Saturday, 29 August 2009
Today sees the UK launch of Charlie Higson's horror adventure book 'The Enemy'. Set in a near future where a plague has turned all those over the age of 14 into flesh-eating zombies, it follows a gang of kids fighting to survive on the streets of London.
The cover of the advance copies had the tag line 'You thought they would always protect you... You were wrong'. I thought it would be interesting to try and come up with a way of illustrating this line. It led to the fairly grim visual joke above. Below are some sketches for the possible applications for such an image, an animated web banner perhaps or some form of fold out book cover or hologram cover.
The book holds passages of more grisly detail than the image above, but somehow when you visualise something like this it seems more shocking and tasteless. I did'nt really have enough enthusiasm for the image to create more than a rough colour sketch. I had a lot more enthusiasm for the book itself which is a pretty unrelenting page turner that pulls no punches despite its intended young readership.
Tuesday, 25 August 2009
My tribute painting to Alan Moore and David Lloyd's brilliant V for Vendetta. The finished piece above and a detail from the same, below.
I reread the graphic novel last year and was surprised by how much the main character seemed to have in common with 30s Pulp heroes such as The Shadow or The Spider ( I had been looking fairly closely at 30s pulp adventures for a number of other projects at the time, so this should have been no surprise).
At the back of this particular edition there was an essay by Alan Moore detailing the origin of the project. I was genuinely surprised to find my intuition was right and that the genesis of V rested in a brief from Dez Skinn to David Lloyd to 'create a new thirties mystery strip'. Moore was brought on board as writer, seeing the project as 'a new way of approaching the thirties pulp adventure strip'.
With Lloyd unhappy at the thought of the hours of research needed to visualise a realistic 30s setting they eventually placed their story in the near future rather than the near past, where they reasoned they could "create the same sense of mingled exoticism and familiarity".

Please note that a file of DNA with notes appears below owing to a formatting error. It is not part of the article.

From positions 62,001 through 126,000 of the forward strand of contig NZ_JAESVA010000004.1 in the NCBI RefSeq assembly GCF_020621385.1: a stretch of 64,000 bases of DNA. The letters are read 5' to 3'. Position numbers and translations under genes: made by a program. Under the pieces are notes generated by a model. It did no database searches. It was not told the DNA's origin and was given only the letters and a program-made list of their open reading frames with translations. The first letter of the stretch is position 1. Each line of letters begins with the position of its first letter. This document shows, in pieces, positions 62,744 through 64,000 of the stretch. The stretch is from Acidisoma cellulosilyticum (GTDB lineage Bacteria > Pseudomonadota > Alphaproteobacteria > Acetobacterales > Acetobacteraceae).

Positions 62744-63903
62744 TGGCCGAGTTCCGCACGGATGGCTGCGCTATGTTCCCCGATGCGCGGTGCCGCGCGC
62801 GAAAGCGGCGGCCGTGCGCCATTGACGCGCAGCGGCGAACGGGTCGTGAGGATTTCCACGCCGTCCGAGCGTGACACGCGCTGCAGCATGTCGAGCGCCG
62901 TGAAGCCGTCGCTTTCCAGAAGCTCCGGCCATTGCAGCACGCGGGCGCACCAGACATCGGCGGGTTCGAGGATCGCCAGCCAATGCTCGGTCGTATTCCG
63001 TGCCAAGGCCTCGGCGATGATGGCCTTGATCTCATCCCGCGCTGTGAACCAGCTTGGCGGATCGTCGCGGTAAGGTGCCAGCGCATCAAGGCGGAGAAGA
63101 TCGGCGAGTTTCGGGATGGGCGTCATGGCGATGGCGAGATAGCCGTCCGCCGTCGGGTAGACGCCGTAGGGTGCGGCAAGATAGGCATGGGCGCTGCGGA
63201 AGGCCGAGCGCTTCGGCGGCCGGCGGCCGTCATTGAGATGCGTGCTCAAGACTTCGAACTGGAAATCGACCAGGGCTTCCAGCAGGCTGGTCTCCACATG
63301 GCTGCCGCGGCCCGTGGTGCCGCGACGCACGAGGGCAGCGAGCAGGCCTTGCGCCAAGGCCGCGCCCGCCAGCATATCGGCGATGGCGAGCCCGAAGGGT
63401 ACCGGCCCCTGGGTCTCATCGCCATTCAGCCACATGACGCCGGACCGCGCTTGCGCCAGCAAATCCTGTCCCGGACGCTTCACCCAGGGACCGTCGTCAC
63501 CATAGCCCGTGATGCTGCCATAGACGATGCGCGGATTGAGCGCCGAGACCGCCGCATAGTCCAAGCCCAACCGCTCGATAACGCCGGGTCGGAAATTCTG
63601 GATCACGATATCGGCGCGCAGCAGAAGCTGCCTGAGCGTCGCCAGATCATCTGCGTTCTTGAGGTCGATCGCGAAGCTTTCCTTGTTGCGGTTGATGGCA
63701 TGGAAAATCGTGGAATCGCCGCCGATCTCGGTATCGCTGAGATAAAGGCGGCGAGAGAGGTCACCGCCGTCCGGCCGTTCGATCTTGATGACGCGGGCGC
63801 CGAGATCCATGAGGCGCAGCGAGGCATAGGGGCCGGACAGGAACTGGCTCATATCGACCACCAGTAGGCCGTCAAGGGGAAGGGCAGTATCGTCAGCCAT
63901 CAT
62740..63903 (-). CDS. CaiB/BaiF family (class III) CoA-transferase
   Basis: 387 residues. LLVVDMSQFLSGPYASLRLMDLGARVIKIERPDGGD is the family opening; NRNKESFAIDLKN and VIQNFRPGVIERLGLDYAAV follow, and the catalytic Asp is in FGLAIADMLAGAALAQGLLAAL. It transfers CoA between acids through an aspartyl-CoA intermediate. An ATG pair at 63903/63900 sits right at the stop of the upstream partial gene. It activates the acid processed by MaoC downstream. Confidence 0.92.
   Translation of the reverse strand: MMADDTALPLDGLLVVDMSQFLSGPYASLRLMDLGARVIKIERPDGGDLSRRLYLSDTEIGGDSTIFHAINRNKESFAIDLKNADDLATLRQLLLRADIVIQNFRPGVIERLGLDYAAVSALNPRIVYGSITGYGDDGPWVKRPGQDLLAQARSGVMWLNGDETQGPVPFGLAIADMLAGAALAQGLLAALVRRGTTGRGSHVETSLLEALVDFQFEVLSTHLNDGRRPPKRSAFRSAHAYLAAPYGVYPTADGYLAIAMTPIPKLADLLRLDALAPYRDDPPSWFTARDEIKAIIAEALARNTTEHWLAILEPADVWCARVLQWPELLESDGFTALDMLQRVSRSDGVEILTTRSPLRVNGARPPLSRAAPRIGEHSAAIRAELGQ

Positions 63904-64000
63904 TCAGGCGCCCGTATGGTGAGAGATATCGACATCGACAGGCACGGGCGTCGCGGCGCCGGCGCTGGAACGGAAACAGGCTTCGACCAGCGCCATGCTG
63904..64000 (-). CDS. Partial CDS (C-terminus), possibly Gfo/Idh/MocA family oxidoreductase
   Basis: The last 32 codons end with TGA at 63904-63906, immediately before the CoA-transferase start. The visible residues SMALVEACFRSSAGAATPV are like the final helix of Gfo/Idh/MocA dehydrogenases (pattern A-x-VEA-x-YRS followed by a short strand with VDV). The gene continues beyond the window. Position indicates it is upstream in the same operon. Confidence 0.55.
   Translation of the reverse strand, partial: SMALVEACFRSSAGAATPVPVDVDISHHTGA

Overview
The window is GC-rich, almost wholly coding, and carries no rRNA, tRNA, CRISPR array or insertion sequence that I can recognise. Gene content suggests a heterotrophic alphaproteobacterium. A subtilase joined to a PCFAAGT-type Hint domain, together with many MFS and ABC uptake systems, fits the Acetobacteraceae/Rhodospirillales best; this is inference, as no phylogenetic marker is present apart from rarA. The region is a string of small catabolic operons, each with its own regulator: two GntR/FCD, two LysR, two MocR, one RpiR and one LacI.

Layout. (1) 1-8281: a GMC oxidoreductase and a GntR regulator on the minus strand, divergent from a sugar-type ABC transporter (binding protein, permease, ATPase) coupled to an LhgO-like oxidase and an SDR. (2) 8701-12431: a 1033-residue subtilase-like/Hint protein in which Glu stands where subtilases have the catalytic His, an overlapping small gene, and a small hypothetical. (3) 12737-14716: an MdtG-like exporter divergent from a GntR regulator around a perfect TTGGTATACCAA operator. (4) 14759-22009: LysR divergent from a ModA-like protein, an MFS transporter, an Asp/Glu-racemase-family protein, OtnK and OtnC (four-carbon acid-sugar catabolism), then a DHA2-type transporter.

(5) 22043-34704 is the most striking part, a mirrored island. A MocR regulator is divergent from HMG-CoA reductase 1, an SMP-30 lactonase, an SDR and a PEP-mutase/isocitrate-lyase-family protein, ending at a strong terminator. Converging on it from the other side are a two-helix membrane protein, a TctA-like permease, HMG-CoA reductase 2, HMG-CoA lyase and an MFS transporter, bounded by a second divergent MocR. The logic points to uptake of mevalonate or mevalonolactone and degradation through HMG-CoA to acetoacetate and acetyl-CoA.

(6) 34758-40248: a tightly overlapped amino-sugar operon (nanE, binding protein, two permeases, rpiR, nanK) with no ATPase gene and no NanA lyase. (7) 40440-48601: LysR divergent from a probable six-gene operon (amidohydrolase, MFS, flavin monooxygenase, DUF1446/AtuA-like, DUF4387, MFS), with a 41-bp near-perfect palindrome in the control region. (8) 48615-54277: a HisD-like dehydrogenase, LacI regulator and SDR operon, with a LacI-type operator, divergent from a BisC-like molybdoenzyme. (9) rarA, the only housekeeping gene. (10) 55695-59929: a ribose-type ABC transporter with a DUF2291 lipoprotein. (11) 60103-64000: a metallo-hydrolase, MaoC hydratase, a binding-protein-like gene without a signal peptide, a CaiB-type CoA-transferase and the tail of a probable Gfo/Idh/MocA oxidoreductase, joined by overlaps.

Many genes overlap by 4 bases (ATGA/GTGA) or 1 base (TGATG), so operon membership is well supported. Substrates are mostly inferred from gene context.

All this set me thinking of a V for Vendetta image that would bring its Pulp heritage to the fore. I was thinking of the moody Shadow covers by George Rozen, but in terms of composition I had a comic book cover in mind which showed a masked avenger type vaulting over a city scape. I couldn't find a copy of the image while I was working on my V painting but eventually I came across a copy online and turns out it was Green Giant comis no.1 (below). Must have seen this in a Super Heroes Encyclopedia I had when I was a kid.
I found plenty of other inspiration from the Pulps of the thirties. There were a few Shadow/Spider elements I wanted to work in to the design.
The Shadow's liking for leaping fitted pretty well with my original vaulting Green Giant idea -
The motif of a gigantic version of the main character looming over or dominating in some way a piece of architecture or cityscape (shades of the Green Giant again) -
The hero swinging into action with a girl on his arm. The Shadow didn't seem to get the girl too often (poor old Shadow), but The Spider did, as it seems did every other Pulp hero. I really wanted to get the character of Evey into this image as well so really I needed something like this -
Below is my initial very rough sketch after collecting my references. It may need some interpretation - thats a gigantic version of V with Evey on his arm swinging above an exploding Houses of Parliament and kicking over the tower of Big Ben.
I got some more reference material together from photos of Parliament and from some photographs of myself in embarrassing poses and mixed them together in Photoshop.
From the colour composition (above) I worked on a more detailed pencil sketch (below).
This was scanned into my Mac and taken into Photoshop and Painter, and beaten with various digital brushes until it looked like the image at the top of this post. Somewhere along the way Big Ben escaped the wrath of V's boot but still got blown to bits anyway.
Monday, 24 August 2009
Pastiche of 30s Adventure pulp covers, featuring your typical 'boy's own' style hero in a battle beneath the waves.
Below, the original digital painting sans period style type and 'aged' layer.
The original pencil sketch before being scanned and daubed with pixels.
And here's how we got from one state of affairs to the other -
Below the many 'inspirations' for the image:
The Boys adventure covers -
Pulp hero Doc Savage's penchant for underwater adventure -
The ubiquitous merman of days gone by -
and the slightly later trend of men's adventure magazine covers depicting man vs nature - exemplified by the infamous and inexplicable "weasels ripped my flesh" cover.